Your veterinarian will prescribe the most appropriate treatment(s) for your cat or dog if they’re having diarrhea and are diagnosed with Giardia. There are a few different medications they may choose from. Sometimes one will work better than the others, and occasionally multiple medications may be needed, either at the same time or successively. Occasionally, more than one round of treatment will be necessary if your pet still has diarrhea and follow-up testing confirms the continued presence of Giardia.

Medication isn’t the only important aspect of successful treatment for Giardia in cats and dogs. Here are other things you should be aware of and do when you have a pet (or pets) with Giardia:

  • For dogs: Pick up their poop promptly after they go to the bathroom on walks, or at least daily in your yard if you let them out to do their business without you.
  • For cats: Scoop their litter boxes daily (at least) and do a complete litter change and box wash after their last day of treatment.
  • Keep them separate from any other pets in your home, or at least have them defecate in a different litter box or area of the yard away from your other pets.
  • Don’t take your dog swimming or to the dog park (or any public park or school).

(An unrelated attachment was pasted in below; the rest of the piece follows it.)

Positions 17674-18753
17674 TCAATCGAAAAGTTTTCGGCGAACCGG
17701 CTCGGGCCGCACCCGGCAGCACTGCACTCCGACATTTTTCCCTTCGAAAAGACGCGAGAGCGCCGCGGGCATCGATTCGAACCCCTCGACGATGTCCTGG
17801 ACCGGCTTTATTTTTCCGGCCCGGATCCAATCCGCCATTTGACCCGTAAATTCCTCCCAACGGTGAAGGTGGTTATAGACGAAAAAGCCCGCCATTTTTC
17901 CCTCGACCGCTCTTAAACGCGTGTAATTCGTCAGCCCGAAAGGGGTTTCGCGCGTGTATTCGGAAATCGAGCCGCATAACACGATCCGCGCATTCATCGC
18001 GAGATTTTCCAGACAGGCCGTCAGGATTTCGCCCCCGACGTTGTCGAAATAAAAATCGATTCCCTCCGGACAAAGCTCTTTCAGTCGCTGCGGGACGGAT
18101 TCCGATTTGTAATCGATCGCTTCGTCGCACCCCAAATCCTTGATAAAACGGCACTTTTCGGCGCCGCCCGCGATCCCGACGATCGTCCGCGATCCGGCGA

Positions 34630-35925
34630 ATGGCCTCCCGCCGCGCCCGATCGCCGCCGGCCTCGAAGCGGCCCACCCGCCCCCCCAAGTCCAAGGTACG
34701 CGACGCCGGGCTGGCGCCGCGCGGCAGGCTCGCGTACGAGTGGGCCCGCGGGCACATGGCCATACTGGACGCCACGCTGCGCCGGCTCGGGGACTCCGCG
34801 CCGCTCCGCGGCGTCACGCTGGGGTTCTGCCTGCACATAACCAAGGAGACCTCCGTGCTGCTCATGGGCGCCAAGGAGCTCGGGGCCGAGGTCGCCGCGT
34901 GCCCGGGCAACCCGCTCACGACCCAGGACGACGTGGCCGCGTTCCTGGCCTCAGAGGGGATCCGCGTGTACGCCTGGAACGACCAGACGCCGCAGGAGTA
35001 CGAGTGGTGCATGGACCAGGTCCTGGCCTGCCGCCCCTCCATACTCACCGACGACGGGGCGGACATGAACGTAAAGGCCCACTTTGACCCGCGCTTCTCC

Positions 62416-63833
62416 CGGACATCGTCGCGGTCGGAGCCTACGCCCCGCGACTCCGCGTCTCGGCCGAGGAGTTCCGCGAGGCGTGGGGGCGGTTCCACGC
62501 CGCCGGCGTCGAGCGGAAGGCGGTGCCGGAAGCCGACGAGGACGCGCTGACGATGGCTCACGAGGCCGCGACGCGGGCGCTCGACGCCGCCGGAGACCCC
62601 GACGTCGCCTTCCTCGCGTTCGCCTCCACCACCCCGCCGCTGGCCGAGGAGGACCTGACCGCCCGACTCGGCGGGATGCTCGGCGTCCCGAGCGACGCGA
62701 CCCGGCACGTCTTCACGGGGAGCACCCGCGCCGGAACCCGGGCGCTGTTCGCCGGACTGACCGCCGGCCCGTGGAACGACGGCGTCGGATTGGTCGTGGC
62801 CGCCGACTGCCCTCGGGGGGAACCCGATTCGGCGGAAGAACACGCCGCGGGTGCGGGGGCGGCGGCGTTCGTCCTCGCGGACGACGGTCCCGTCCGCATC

• Give a bath on the last day of treatment. This can be an important step to remove any infective Giardia cysts that may have gotten onto your pet’s fur while they were infected and having diarrhea.
  • Remove standing water (for example, empty any containers of water and remove any water from fountains that are not in use).
  • Do not allow any new animals, especially young ones, to enter the yard or other outdoor space until advised by your veterinarian.
  • Clean and disinfect potentially contaminated items (for example, toys, water bowls and food bowls, pet bedding, floors, dog crates, linens, towels, litter box) regularly for as long as your pet is sick.
  • If your pet is taking medication, clean and disinfect potentially contaminated items frequently (daily if possible) until a few days after the last dose of medication is given.
  • Limit your dog’s access to creeks, ponds, lakes, and other water bodies to avoid re-infecting your animal and contaminating the water, which could make other animals sick.

How long does it take for Giardia to go away?

Giardia will last until it is treated and removed from the environment, with multiple negative tests confirming the disease’s resolution. The indoor and outdoor spaces that your pet(s)uses must also be decontaminated, or your pets may become reinfected. It typically takes at least a couple weeks of treatment and strict environmental management to clear the disease.

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Shallowford Animal Hospital and The Pet Spa at Shallowford are dedicated to the exceptional, compassionate care your pet deserves. Pets hold a very special place in our families, and we treat yours like our own.